Archive for April, 2011


The Third Day

Christ has Risen!

What does that mean for us?

As I write these words down, all the world seems to be as caught up in its own business as usual. People are going to the beach, others are walking out of church for the first time since Christmas and others are justifying today as another reason to spend or drink.

In my case, there doesn’t seem to be as much peace as I would like…

What does Jesus’ resurrection actually mean, though?

My wife made a constructive addendum to my “Holy Saturday” entry, suggesting that some kind of comment referring to Jesus’ harrowing of hell is certainly worth mentioning. I agree.

Some scholars have argued that Jesus’ descent into hell is to be taken figuratively, not literally. Others have claimed that the descent was into death itself. Still others believe that it was Jesus’ taking on of flesh that establishes Jesus’ time in hell.

What is true is that regardless of what the actual place or condition may have been of Jesus’ descent into hell, the absence of Jesus’ presence in the lives of so many – including those who claim to have him present (but He actually isn’t), leaves an emptiness within and around the human being which is equitable to living in hell.

The fire and brimstone aspect of living there is possibly comparable to the cold & hellish life of loneliness, addiction, self-hatred, lust, self-deception, superficiality of life, loose living, selfishness, ignorance of God (willful and/or unwilling), living without purpose, living without any authentic source of substance to one’s life and/or choices, worldliness, sexualized existence and lack of existential meaning to why we do what we do & think the way we do.

Like Christmas, Easter is commercialized and often we desire to have a perfect day. Life has a way of ensuring a measure of reality for most of us, notwithstanding.

Unlike Christmas, Easter is a time when we need to face the often avoided subject of crucifixion and death. During this time of the rolling year, the empty tomb is sometimes overwhelmed by a bunny and egg hunts – this is included at church, too.

What resurrection means is that we can die in Christ’s service and actually awaken to life itself. That the step into death assures us of an abundant life which is inconceivable for all of us – no matter how close we are to God on this side of the Jordan. What resurrection means is that we do not have to fear the conditions and constraints of this world and its “expectations”. We can live free and radical lives for Jesus. We can surrender things to God and we can turn over our most precious selves to God so that He can do what we cannot and will not ever be able to do, live a life worth living to the honor and glory of God. Anything short of this is to be seen as what it is – counterfeit and idolatrous. We invest and invent an alternative to living in, through and because of Christ. We make the profoundly sinful decision of passing this lie to our children and in doing so, we worship ourselves, i.e., our achievements, bodies, people, material things, expectations and our independence.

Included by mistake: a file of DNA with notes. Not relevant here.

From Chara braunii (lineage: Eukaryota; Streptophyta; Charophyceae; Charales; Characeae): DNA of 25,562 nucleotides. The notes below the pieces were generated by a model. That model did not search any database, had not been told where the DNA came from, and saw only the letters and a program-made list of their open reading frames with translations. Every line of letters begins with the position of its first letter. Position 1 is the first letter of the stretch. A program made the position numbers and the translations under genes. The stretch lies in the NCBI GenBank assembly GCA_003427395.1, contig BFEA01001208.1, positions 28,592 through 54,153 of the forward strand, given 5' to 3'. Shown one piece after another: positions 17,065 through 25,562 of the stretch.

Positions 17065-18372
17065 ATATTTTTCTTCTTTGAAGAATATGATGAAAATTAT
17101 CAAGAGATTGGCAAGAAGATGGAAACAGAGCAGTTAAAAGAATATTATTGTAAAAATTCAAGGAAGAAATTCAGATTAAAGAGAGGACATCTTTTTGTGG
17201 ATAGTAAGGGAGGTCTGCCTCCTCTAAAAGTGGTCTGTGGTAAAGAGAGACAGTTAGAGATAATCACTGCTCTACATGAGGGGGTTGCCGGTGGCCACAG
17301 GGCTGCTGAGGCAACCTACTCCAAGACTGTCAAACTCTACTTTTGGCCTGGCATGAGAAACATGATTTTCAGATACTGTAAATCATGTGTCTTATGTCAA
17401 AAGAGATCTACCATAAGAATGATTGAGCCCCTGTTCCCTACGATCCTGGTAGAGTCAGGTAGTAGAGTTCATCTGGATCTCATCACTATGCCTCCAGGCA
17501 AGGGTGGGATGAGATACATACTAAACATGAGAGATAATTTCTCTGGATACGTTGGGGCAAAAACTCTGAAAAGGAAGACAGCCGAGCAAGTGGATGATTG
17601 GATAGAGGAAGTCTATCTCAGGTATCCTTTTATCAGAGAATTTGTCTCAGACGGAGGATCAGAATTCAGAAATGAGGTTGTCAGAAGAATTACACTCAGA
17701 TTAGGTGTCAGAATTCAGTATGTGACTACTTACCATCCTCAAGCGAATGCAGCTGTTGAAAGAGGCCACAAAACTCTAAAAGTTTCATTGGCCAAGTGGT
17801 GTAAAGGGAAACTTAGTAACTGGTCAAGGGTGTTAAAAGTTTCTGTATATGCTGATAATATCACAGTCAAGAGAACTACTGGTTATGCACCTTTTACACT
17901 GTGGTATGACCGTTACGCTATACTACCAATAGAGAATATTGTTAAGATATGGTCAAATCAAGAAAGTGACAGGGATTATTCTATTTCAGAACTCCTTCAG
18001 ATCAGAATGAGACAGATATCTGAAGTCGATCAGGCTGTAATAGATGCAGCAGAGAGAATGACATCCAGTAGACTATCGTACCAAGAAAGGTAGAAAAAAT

Resurrection unveils the lie of death and uncovers for us the condemned state of our existence without Him. The empty tomb comes at an unimaginable price. The price we can never repay. The price which we are not supposed to pay, but woe to any of us who disregard the gift and set ourselves off to exile from God (and His priceless gift).

Easter is about claiming the resurrection as a daily reality for our lives and a constant reminder that we must die to self – everyday. That the empty tomb comes only when we are obedient to God and live obediently within God’s economy – church, marriage, family, home, life, friends, work, etc. All must be under the Christ and all must be subject to His standard for living. A standard that defeated death once and for all and in doing so affords us life beyond our wildest imagination – forever.

He has Risen indeed!



Change!?!, Ministry Formation, Spiritual Formation

Does Failing Equal Failure?

I was at a pastor’s retreat earlier this week. During one of the group conversations, I remembered a quote from when I used to work with and learn from emergent churches and pastors. One of them once told me, “Failing is not failure, unless you fail to learn from the experience.” I also remembered how some churches encourage their leaders to take risks. They believe that in taking risks for Christ, you are more likely to experience his power at work.

Remember the story of Jesus feeding the 5000 (Mt. 14:15-21)? The disciples wanted Jesus to send the people home, so they could find food. Instead, Jesus tells them, “They do not need to go away. You give them something to eat.” If I had been one of the disciples, I probably would have disagreed and started encouraging people to leave to find food. There were no supermarkets or Micky D’s nearby. Instead, the disciples took a risk, finding 5 loaves and two fish. They brought the food to Jesus, he blessed it, and everyone get a bellyful of food. They took a risk to obey Jesus, not seeing how it could be done, and a miracle took place.

I also remember conversations with emergent pastors where they ask their prospective ministry leaders during an interview, “Tell me about a recent failure. What did you learn from the experience? What are you doing differently since your experience?” These churches desire to be risk-taking and learning organizations in order to be faithful to their calling to ministry.

I wish I was more obedient in risk-taking, like the disciples were. I wish I was not fearful of failing, but fearful of playing it safe, of only doing what my mind can figure-out. I hope I can remember more often that “Failing is not failure, unless you fail to learn from it.”